The R. Howard Webster Foundation recently made a grant to help the Residence to provide comfortable surroundings and support services for families by establishing a much needed Family Room and a Children’s Room at the Stillview Pavilion.  These spaces allow families to gather, host celebrations such as birthdays, weddings, holidays, and do normal everyday activities like play games and watch television like they would at home.  Additionally, the Foundation is supporting an innovative Art Therapy Program at the Residence which is an approach to healing that uses art as a means of self-expression, reflection and communication.  For more information on the West Island Palliative Care Residence, visit:


Valley Hospice Foundation

The R. Howard Webster Foundation is also pleased to be one of the leading funders of the “Our Community Our Health” Capital Campaign, a joint effort of the Valley Hospice Foundation and the Valley Regional Hospital Foundation to establish a new Hospice and Palliative Care Centre and to fund several redevelopment projects at Valley Regional Hospital.

The Hospice and Palliative Care Centre, the first of its kind being opened in Nova Scotia, is located in the Annapolis Valley and will meet the increasing needs of an aging population and the number of individuals with chronic and life-threatening illness in a peaceful, comfortable, home-like environment.  The designated 8-10 bedroom Centre in the Annapolis Valley will allow for enhanced services to those requiring end of life care, which has been shown to not only improve the quality of care but also quality of life and dignity.  It will also provide support to care givers and enable palliative care knowledge and skill development among healthcare teams.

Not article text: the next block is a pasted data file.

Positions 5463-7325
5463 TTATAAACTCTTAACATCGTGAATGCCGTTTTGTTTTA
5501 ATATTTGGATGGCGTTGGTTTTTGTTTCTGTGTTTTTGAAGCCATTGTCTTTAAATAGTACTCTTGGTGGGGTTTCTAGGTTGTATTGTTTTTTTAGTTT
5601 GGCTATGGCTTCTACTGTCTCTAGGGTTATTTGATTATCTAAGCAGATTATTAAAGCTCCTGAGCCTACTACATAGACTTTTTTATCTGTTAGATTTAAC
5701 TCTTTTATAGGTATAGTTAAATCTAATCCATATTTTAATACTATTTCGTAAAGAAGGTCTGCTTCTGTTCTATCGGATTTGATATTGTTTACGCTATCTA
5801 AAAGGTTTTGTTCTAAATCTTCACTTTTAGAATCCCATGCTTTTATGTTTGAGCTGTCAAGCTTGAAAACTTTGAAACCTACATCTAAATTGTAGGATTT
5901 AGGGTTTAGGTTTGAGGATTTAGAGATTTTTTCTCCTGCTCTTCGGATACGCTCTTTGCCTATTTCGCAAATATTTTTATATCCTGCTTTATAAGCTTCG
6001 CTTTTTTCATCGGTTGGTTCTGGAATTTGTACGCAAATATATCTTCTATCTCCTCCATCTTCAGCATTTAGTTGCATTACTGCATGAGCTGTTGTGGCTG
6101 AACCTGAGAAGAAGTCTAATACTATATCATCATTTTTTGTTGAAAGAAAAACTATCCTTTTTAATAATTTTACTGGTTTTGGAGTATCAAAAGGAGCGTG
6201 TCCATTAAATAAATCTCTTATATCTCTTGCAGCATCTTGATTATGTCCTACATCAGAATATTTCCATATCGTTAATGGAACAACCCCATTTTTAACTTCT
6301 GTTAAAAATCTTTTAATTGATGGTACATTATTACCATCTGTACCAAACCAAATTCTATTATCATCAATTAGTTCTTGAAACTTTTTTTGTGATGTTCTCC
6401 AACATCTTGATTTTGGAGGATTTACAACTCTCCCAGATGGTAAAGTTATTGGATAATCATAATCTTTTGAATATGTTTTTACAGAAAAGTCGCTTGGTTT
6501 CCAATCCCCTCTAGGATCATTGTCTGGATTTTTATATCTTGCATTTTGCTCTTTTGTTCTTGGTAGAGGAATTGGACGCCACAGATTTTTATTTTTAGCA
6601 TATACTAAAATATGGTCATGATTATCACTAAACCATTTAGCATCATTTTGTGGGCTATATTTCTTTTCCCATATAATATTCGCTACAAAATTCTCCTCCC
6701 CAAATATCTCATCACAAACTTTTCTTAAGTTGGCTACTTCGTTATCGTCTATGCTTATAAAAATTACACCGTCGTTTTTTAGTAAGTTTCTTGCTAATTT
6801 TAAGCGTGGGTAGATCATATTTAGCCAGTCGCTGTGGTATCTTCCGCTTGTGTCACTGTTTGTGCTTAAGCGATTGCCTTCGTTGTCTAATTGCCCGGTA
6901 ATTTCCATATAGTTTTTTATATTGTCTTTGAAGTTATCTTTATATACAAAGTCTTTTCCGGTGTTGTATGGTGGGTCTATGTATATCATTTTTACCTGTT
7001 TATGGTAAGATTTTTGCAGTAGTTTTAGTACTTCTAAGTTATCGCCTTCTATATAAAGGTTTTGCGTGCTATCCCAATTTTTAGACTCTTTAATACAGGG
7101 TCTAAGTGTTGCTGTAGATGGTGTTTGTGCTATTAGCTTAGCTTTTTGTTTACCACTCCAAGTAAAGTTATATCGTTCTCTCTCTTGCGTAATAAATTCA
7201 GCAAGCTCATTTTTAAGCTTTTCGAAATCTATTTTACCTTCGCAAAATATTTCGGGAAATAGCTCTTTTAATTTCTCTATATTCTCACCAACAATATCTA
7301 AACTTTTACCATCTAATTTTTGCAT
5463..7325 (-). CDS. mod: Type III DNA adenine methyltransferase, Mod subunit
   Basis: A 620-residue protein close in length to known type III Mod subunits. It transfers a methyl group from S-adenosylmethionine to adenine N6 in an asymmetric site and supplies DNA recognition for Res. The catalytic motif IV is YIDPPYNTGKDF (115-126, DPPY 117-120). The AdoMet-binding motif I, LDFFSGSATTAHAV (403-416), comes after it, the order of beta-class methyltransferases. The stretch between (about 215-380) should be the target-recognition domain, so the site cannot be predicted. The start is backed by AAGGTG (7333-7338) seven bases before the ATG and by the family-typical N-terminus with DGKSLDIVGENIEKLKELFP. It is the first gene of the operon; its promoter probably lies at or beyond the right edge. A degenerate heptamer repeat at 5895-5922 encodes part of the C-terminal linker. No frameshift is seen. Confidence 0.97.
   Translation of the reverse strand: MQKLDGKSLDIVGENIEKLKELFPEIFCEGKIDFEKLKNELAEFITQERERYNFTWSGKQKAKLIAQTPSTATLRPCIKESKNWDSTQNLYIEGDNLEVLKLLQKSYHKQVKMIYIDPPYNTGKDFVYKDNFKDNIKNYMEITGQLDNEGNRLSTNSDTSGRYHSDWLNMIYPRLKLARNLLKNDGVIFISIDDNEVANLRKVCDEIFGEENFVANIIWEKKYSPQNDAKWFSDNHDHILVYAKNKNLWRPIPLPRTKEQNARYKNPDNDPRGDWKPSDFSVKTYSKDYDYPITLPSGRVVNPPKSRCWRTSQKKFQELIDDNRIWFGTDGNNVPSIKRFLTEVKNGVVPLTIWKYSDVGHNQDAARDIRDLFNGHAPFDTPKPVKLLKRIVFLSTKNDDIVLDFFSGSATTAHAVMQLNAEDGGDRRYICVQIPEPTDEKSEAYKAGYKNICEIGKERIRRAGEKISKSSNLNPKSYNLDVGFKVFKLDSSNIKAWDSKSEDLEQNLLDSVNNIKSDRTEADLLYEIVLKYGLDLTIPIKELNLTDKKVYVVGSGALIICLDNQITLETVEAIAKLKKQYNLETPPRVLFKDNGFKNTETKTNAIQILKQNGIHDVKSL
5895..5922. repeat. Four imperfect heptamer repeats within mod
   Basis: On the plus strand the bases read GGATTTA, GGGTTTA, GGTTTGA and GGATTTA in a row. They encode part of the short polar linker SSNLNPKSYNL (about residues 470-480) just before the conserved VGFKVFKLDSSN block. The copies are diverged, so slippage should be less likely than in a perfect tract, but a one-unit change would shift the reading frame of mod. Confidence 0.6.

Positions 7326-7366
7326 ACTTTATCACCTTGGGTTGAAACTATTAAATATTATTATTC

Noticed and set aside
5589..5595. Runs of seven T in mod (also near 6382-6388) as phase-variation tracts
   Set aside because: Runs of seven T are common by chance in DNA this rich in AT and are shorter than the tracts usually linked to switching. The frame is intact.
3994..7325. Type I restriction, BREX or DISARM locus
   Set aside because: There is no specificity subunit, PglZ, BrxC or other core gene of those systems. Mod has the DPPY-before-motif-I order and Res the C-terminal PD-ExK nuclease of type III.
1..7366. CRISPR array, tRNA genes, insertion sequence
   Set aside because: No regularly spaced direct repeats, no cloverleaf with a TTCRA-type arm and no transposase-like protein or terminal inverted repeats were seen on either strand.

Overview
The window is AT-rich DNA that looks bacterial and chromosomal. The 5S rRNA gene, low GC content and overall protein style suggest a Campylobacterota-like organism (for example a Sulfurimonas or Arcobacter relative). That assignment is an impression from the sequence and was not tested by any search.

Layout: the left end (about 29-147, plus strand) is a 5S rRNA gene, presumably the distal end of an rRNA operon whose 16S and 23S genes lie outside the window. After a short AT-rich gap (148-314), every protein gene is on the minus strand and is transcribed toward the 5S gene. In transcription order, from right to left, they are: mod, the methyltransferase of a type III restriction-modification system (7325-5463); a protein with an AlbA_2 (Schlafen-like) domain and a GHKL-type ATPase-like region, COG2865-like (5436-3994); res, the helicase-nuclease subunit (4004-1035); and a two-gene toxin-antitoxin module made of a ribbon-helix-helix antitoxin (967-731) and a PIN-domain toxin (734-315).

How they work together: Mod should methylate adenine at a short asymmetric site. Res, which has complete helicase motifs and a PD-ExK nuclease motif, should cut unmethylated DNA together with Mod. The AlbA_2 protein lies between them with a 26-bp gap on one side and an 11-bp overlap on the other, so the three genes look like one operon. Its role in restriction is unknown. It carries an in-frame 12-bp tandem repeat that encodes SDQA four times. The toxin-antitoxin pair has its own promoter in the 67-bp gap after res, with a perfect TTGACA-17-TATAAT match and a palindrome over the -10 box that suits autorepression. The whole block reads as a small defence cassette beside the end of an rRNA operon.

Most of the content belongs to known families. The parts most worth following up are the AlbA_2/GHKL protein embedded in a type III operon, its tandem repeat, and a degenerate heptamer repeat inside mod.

St. John Hospice

Another new initiative of the R. Howard Webster Foundation is its support of the Order of St. John Palliative Care Foundation, toward the construction of the St. John Hospice in Vancouver.

The first community hospice on Vancouver’s West Side and serving people from across Vancouver, the St. John Hospice, which opened in September 2013, is a freestanding residence with 14 fully furnished ensuite bedrooms.  Located on the University of British Columbia campus, the free standing residence allows hospice residents and visitors to enjoy the use of the dining room, family room, and quiet room in a home like setting, while also allowing them access to the UBC Botanical Garden across the street.  Palliative care in the Hospice will be provided by health authority doctors, nurses and other multi-disciplinary professionals.  The Hospice is also unique in that UBC’s Faculty of Medicine has dedicated space in the facility for researchers investigating best practices for end-of-life care, and for the training of health professionals.  For more information on the St. John Hospice, visit: